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Bella Heathcote and Asif Ali ready for survival drama “Roof” – Deadline https://semiospectacle.com/bella-heathcote-and-asif-ali-ready-for-survival-drama-roof-deadline/ Thu, 15 Sep 2022 20:32:00 +0000 https://semiospectacle.com/bella-heathcote-and-asif-ali-ready-for-survival-drama-roof-deadline/ EXCLUSIVE: Bella Heathcote (Pieces of her) and Asif Ali (don’t worry darling) will direct the survival drama Roofmarking the directorial debut of Salvatore Sciortino, which wrapped production in Los Angeles. The films tell the story of two co-workers who accidentally lock themselves on the roof of a skyscraper during the hottest holiday weekend in years. […]]]>

EXCLUSIVE: Bella Heathcote (Pieces of her) and Asif Ali (don’t worry darling) will direct the survival drama Roofmarking the directorial debut of Salvatore Sciortino, which wrapped production in Los Angeles.

The films tell the story of two co-workers who accidentally lock themselves on the roof of a skyscraper during the hottest holiday weekend in years. Lacking water and unable to communicate with the outside world, they attempt to escape by increasingly dangerous means as their health rapidly deteriorates from the heat. At the same time, an unexpected friendship blossoms as they realize how much they have destroyed each other’s lives.

Josh Tate wrote the screenplay and produced alongside recent Sundance Producing Lab Fellow Austin Sepulveda. The film was supported by a grant from Curt Willis and the Knoxville Film Office, with some filming taking place in Knoxville.

“I feel incredibly lucky to have actors as talented as Bella and Asif in my first film,” Sciortino said. “Their extraordinary chemistry elevates our film to a truly unique place full of humor, empathy and terrifying action.”

Heathcote is an Australian actress who recently starred opposite Toni Collette in the Netflix series Pieces of her by designer Charlotte Stoudt. Before that, she starred with Emily Mortimer in the horror feature film, Relic. The film, which premiered at Sundance in 2020, earned the actress a Best Supporting Actress nomination at the Australian Academy of Cinema and Television Arts Awards. Heathcote has also been seen in films including Professor Marston and the Wonder Women, fifty shades darker, The neon demon, Does not weaken, dark shadows and On timeand on series like The Man in the High Castle.

Ali is an actor and comedian who found a breakout role on Disney+ Wanda Vision and recently appeared in Universal Pictures’ Easter Sunday alongside Jo Koy. The actor will next be seen in the Warner Bros. by Olivia Wilde don’t worry darling, which premiered at the Venice Film Festival and is scheduled for release on September 23. Other notable credits for Ali include Disney+ The Mandalorianby Netflix BoJack Rider and Roshan Sethi’s Independent Spirit Award winner, 7 days.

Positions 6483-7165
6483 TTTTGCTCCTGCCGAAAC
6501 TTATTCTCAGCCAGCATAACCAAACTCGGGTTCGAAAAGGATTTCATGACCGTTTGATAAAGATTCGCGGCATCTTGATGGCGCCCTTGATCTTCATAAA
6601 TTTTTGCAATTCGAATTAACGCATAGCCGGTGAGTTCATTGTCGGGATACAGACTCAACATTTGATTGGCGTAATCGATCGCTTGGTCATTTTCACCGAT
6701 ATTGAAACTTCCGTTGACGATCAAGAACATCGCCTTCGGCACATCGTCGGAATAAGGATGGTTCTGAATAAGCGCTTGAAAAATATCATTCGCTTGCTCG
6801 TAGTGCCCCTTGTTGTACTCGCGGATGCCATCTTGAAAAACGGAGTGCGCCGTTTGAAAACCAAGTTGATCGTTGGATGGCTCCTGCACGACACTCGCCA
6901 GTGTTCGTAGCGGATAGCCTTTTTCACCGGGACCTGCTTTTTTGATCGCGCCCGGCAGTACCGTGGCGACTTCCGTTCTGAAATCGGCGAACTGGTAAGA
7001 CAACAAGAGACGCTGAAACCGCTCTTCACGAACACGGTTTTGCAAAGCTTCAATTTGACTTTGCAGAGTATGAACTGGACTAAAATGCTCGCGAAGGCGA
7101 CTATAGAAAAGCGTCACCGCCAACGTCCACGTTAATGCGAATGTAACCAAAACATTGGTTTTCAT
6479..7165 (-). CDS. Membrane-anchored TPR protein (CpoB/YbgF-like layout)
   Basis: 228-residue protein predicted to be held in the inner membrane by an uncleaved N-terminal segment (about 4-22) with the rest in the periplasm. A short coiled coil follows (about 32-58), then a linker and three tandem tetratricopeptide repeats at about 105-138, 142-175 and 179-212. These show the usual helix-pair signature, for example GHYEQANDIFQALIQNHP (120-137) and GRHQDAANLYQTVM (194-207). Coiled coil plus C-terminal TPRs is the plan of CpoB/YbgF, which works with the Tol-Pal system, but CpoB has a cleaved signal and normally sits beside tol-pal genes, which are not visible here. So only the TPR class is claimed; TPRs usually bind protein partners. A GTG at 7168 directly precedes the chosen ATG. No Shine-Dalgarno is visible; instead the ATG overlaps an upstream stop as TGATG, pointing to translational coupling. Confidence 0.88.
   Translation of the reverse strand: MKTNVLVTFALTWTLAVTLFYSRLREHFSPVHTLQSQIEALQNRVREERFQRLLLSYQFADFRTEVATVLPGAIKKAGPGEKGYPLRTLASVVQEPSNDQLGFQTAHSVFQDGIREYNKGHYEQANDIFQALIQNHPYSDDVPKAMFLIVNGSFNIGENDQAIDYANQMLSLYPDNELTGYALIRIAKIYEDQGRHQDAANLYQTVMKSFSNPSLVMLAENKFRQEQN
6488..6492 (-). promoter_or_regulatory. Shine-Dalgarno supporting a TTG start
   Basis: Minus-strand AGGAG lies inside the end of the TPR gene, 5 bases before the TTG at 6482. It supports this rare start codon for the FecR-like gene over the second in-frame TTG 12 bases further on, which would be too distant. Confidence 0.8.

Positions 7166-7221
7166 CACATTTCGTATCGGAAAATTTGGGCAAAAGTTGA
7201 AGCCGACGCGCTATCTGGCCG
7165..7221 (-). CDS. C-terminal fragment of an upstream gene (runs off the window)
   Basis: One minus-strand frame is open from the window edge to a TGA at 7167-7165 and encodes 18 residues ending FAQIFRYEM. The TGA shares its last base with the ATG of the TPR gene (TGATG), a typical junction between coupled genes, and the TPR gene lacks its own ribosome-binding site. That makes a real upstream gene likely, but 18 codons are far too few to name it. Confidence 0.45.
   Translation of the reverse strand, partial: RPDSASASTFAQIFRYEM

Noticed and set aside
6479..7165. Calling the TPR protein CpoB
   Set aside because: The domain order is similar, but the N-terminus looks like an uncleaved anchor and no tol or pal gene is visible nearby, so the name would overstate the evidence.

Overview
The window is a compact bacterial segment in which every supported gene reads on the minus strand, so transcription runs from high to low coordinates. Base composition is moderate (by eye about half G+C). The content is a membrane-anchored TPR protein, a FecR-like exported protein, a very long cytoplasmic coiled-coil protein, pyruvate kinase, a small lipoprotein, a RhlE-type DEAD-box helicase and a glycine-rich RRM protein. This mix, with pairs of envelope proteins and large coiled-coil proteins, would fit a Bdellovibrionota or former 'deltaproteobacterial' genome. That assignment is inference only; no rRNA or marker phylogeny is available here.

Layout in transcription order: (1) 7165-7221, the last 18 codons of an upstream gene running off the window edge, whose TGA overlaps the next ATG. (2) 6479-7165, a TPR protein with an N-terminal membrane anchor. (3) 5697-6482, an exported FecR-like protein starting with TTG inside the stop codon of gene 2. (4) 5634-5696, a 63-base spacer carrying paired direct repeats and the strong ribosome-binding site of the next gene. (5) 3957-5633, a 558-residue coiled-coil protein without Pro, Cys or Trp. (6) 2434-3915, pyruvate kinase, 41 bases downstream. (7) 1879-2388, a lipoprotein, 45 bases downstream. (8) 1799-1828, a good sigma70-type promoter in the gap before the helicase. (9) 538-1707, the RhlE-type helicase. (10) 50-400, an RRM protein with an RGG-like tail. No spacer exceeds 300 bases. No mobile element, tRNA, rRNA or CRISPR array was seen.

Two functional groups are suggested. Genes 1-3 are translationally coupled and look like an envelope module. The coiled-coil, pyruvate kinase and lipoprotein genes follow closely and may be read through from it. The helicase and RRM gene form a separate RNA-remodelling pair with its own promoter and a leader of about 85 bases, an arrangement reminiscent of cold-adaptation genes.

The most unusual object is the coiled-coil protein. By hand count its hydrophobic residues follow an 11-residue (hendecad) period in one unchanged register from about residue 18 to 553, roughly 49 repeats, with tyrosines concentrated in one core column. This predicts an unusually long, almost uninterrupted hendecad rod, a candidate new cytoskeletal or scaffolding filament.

Heathcote is represented by WME, More/Medavoy Management, Australian agency JM and Sloane, Offer, Weber & Dern; Ali by Mohammed Ali at Authentic Talent and Literary Management, CAA and Goodman, Genow, Schenkman.

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Lena Dunham’s Medieval Coming-of-Ager – The Hollywood Reporter https://semiospectacle.com/lena-dunhams-medieval-coming-of-ager-the-hollywood-reporter/ Sun, 11 Sep 2022 19:31:40 +0000 https://semiospectacle.com/lena-dunhams-medieval-coming-of-ager-the-hollywood-reporter/ In her second directorial effort this year, Lena Dunham forgoes the adult themes of pointed stick to tell a more traditional coming-of-age story about a headstrong teenager living in medieval times. A significant departure from most of his previous work, the broad and playful Catherine called Birdypremiering at the Toronto Film Festival, is a heartfelt […]]]>

In her second directorial effort this year, Lena Dunham forgoes the adult themes of pointed stick to tell a more traditional coming-of-age story about a headstrong teenager living in medieval times. A significant departure from most of his previous work, the broad and playful Catherine called Birdypremiering at the Toronto Film Festival, is a heartfelt effort at the genre of classic young adult films that populated the ’90s and early 2000s. Young adult storytelling has always been about more than love triangles. and devastating wars, but in a post-hunger games world, it is easy to forget the small, more personal stories. Fortunately, Dunham has no trouble remembering the 1994 novel by Karen Cushman that this film is based on, capturing the book’s humorous diary format with cheeky voice-over narration.

In the early 1200s, Lady Catherine (Bella Ramsey) is a girl on the cusp of womanhood. This is great news for his father Lord Rollo (Flea bag‘s Andrew Scott), who is eager to marry off his daughter to secure the family finances. Although they are well-off people, Rollo is deeply in debt, which he blames on his wife Lady Aislinn (Billie Piper) for her expensive tastes. But Catherine, nicknamed Birdy, has no interest in getting married, choosing instead to spend her days clinging to childhood with her peasant friend Perkin (Michael Woolfitt) and servant Meg (Rita Bernard-Shaw).

Catherine called Birdy

The essential

Naughty and charming.

Venue: Toronto International Film Festival (special presentations)
Cast: Bella Ramsey, Andrew Scott, Billie Piper, Joe Alwyn, Isis Hainsworth, Sophie Okonedo
Director: Lena Dunham

1 hour 48 minutes